"We are to have no possessions and no expectations from people," Nidhi explained. "If today, I ask any married couple if they are happy, the answer will be no. The minute you think another person will give you happiness, the trouble begins. If he takes you to a hotel but it is not candle-lit then you are sad, because we have seen in films this is how it has to be. Agamas (Jain texts) teach us that happiness lies in oneself. Mahavira tells us that the desire to be desireless is the only desire to have."
As the evening ceremony unfolded, the diksharthis were made to sit on gilded sofas upholstered in red velvet, to be greeted by family and friends. They touched the feet of their parents, showering them with rice, thanking them for their birth and saying final farewells.
"I know my parents will miss me," Nidhi said, "especially my dad, but my mother is used to this. My grandfather took initiation 10 years ago. My mother wanted to take diksha but her father had not permitted her so it was her decision that we should do so."
Then she hastened to clarify: "She never forced, but she brought us up in a way that we felt there was no other path that made sense. We're also proud to fulfil her desire".
Prominent monks and nuns blessed the diksharthis before they took their vows from their guru. All bowed down to pray before breaking into an exhilarated dance.
The next morning the ceremonies started early. The initiates woke at 3 am to dress and set out in a procession, unsurprisingly called a "baraat (wedding procession)".
All rode on an open truck, decorated with gold threads and flowers. A band of musicians and dancers led the procession as it wended down the street.
People came out of their homes to watch. The procession ended at another grand tent, designed like a palace. Here each initiate had to give their reasons for choosing this path before the rituals began.
At the end, a crown each was wearing was taken off and handed to a family member.
The crown draws its significance from the history of Jainism. Most of the Jain tirthankars - the 24th is Mahavira - were from royal families. The diksha ceremonies are celebrated in Jain folklore and imagery. In an earlier time, many Jain homes in Ahmedabad's old city had murals on their walls, depicting diksha ceremonies.
The final part of the ceremony involved the initiates going behind curtains where their hair was shorn. The first time, this is done with a blade. But later, twice each year, each Jain sadhu and sadhvi will have to go through a ritual called "keshlochan" (shedding of hair) where each strand is plucked out by hand. This deeply painful ritual signifies disregard for physical pain.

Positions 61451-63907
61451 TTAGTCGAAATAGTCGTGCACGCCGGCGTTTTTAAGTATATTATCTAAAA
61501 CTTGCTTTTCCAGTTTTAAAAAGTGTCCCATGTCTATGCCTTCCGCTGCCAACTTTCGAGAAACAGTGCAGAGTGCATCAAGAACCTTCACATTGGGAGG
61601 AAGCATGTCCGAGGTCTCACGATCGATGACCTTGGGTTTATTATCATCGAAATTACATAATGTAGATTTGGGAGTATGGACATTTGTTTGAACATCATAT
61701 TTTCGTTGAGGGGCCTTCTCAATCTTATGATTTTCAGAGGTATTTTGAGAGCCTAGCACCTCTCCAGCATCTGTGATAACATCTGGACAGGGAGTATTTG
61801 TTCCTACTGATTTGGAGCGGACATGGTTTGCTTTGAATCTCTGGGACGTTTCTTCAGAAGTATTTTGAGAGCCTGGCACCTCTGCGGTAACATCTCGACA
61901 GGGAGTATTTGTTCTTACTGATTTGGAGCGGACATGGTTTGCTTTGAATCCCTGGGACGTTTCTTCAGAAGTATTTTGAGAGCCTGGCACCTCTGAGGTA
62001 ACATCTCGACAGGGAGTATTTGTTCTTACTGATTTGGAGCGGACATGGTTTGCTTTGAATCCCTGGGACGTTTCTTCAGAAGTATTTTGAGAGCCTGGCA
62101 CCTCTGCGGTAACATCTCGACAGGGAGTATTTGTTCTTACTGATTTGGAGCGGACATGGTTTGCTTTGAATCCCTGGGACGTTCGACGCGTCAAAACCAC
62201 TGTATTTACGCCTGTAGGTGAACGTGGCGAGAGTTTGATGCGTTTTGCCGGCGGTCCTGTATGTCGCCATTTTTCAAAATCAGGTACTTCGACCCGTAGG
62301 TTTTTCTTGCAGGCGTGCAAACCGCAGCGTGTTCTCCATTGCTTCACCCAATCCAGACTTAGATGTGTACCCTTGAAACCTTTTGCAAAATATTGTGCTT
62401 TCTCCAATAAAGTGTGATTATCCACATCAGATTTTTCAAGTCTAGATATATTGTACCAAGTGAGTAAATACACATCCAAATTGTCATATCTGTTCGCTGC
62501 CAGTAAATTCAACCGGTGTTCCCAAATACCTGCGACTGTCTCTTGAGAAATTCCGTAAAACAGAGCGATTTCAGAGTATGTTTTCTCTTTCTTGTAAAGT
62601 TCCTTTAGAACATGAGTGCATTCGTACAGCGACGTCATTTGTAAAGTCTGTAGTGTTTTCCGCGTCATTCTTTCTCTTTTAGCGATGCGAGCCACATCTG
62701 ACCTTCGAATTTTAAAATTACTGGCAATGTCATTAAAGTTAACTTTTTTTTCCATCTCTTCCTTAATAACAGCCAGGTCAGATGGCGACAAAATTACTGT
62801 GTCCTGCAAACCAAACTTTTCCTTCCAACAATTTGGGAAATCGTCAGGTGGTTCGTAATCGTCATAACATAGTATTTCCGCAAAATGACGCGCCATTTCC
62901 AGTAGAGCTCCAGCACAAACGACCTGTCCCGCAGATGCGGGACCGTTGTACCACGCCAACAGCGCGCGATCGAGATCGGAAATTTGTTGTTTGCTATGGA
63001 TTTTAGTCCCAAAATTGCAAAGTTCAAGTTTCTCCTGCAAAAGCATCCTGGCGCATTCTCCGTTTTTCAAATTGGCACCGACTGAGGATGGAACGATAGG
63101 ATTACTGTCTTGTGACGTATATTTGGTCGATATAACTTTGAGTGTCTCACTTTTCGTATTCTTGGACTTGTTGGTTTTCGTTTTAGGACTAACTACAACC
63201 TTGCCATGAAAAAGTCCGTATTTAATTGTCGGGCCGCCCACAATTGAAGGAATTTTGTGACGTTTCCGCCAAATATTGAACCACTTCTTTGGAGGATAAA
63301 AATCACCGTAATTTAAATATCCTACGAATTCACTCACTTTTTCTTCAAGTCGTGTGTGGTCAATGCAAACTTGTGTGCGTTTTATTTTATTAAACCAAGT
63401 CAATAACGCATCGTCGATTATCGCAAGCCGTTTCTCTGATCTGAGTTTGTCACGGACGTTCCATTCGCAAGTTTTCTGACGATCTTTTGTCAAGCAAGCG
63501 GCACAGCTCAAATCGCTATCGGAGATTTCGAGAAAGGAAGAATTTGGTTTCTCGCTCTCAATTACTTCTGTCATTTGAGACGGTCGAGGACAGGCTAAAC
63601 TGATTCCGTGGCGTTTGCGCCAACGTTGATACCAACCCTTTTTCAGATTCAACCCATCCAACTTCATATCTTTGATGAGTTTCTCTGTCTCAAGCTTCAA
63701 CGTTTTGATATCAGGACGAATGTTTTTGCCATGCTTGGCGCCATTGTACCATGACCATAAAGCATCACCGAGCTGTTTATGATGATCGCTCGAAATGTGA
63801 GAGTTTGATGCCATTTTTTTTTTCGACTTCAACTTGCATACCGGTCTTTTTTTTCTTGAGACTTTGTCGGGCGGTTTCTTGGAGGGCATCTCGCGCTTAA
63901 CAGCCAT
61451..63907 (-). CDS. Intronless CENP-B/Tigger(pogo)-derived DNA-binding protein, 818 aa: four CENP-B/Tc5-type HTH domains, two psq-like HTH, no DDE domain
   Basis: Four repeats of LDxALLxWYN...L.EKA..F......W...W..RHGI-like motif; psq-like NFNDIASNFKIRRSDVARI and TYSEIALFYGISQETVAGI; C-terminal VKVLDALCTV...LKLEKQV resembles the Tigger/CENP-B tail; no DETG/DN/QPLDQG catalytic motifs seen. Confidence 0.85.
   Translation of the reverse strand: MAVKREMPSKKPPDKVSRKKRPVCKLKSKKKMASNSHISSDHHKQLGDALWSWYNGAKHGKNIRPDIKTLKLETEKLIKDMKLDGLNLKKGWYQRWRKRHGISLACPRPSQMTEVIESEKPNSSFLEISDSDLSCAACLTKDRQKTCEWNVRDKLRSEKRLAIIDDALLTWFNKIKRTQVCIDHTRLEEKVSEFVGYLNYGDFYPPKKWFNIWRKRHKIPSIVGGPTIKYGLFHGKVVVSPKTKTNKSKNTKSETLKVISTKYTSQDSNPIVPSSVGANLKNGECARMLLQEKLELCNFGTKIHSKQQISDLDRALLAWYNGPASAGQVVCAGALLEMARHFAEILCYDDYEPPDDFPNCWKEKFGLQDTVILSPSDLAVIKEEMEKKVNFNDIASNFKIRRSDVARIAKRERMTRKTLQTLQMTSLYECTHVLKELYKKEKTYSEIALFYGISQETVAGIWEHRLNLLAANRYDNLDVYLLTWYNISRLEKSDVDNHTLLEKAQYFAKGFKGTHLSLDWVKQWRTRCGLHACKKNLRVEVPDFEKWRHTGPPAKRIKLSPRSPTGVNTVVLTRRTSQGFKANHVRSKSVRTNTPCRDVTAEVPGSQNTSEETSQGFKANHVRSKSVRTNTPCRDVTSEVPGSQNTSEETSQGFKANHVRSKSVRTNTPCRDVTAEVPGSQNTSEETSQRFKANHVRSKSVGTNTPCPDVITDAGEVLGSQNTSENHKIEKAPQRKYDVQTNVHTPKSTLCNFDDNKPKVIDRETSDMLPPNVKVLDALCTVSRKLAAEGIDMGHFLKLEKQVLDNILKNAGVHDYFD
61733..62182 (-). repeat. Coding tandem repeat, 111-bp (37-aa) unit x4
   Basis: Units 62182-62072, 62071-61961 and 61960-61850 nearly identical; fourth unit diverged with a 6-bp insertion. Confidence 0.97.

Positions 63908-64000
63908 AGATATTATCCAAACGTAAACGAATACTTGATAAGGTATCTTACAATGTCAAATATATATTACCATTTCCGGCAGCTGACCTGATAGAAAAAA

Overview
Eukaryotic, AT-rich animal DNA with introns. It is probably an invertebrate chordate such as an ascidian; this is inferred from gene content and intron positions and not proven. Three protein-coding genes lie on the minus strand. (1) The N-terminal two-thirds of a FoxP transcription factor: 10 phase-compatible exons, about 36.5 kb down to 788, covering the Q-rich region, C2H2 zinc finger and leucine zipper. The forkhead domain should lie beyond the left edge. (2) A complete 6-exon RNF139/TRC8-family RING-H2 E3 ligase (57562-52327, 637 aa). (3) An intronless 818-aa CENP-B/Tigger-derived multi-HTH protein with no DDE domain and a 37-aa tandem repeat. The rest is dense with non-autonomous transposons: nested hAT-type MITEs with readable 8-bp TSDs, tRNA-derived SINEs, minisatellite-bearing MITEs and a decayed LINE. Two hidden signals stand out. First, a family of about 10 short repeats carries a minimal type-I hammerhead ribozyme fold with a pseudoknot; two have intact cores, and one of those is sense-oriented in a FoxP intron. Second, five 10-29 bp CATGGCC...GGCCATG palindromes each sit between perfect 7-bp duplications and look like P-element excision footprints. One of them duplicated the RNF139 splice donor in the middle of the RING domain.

"We sleep on the ground, use no fans in the summer, no heaters or woollens in the winter. We walk bare-feet, we use limited water. We do not bathe, only sponge ourselves. You need great endurance for this. Keshlochan teaches us that," explained Heta.
Later in Ahmedabad, Maharaj Jinang Dharmashri, a Jain sadhvi at an upasraye in Sabarmati, gave a glimpse of the life that awaited Heta and Nidhi.
She had taken diksha when she was 19, following her elder sister, her mother, her maternal grandmother and father. Her father was at an adjacent upasraye for Jain monks, but she saw him only a few times a year.
"Look at all 51 of us here. We are young. We speak English. We come from rich backgrounds. We now live with nothing, but aren't we happy? We don't need facials for a glow, it comes from within," she said.
Jinang's elder sister had done brilliantly in her International Baccalaureate and was set to go to Dartmouth, but the strong tradition in her family drew her towards diksha. Both sisters were candid, unfazed by questions about a life with no water for a young woman constantly on the move.
"We are allowed to clean ourselves during our menstrual cycle. Your questions arise as you think this is an unnatural path, tough, even cruel. The truth is your life seem far tougher to us," she said.
Another Jain sadhvi at the upasraye in Tapvoan, a sprawling 38-acre Jain school linked to the Gujarat state board, said something similar.
"Your lives are bound,' she said, 'From the time you sleep to the time you wake up, you live for others -- your husband, your children, society, work. We are the ones who are free, independent."